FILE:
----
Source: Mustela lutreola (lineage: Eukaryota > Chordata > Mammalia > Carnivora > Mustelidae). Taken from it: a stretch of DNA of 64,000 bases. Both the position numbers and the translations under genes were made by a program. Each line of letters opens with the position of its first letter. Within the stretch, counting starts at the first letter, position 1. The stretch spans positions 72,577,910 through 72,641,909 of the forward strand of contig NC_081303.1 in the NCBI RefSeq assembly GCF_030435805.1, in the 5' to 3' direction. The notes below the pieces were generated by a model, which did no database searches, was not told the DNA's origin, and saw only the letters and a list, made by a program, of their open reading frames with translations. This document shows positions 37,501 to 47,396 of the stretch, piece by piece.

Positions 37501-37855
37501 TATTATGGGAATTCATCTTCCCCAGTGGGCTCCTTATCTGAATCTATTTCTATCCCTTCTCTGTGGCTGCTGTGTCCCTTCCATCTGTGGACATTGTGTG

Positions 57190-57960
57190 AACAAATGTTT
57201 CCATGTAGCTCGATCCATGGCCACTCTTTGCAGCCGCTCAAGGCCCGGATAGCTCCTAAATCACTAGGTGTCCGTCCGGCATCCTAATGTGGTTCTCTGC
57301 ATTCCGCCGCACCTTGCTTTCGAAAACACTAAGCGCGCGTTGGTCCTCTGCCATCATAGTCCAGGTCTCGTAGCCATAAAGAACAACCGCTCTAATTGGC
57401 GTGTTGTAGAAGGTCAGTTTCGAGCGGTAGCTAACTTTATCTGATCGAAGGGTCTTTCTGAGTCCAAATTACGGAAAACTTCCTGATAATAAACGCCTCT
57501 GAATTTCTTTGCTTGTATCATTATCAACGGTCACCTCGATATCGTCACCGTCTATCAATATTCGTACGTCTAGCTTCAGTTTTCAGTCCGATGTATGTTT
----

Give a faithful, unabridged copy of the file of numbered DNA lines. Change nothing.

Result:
Source: Mustela lutreola (lineage: Eukaryota > Chordata > Mammalia > Carnivora > Mustelidae). Taken from it: a stretch of DNA of 64,000 bases. Both the position numbers and the translations under genes were made by a program. Each line of letters opens with the position of its first letter. Within the stretch, counting starts at the first letter, position 1. The stretch spans positions 72,577,910 through 72,641,909 of the forward strand of contig NC_081303.1 in the NCBI RefSeq assembly GCF_030435805.1, in the 5' to 3' direction. The notes below the pieces were generated by a model, which did no database searches, was not told the DNA's origin, and saw only the letters and a list, made by a program, of their open reading frames with translations. This document shows positions 37,501 to 47,396 of the stretch, piece by piece.

Positions 37501-37855
37501 TATTATGGGAATTCATCTTCCCCAGTGGGCTCCTTATCTGAATCTATTTCTATCCCTTCTCTGTGGCTGCTGTGTCCCTTCCATCTGTGGACATTGTGTG

Positions 57190-57960
57190 AACAAATGTTT
57201 CCATGTAGCTCGATCCATGGCCACTCTTTGCAGCCGCTCAAGGCCCGGATAGCTCCTAAATCACTAGGTGTCCGTCCGGCATCCTAATGTGGTTCTCTGC
57301 ATTCCGCCGCACCTTGCTTTCGAAAACACTAAGCGCGCGTTGGTCCTCTGCCATCATAGTCCAGGTCTCGTAGCCATAAAGAACAACCGCTCTAATTGGC
57401 GTGTTGTAGAAGGTCAGTTTCGAGCGGTAGCTAACTTTATCTGATCGAAGGGTCTTTCTGAGTCCAAATTACGGAAAACTTCCTGATAATAAACGCCTCT
57501 GAATTTCTTTGCTTGTATCATTATCAACGGTCACCTCGATATCGTCACCGTCTATCAATATTCGTACGTCTAGCTTCAGTTTTCAGTCCGATGTATGTTT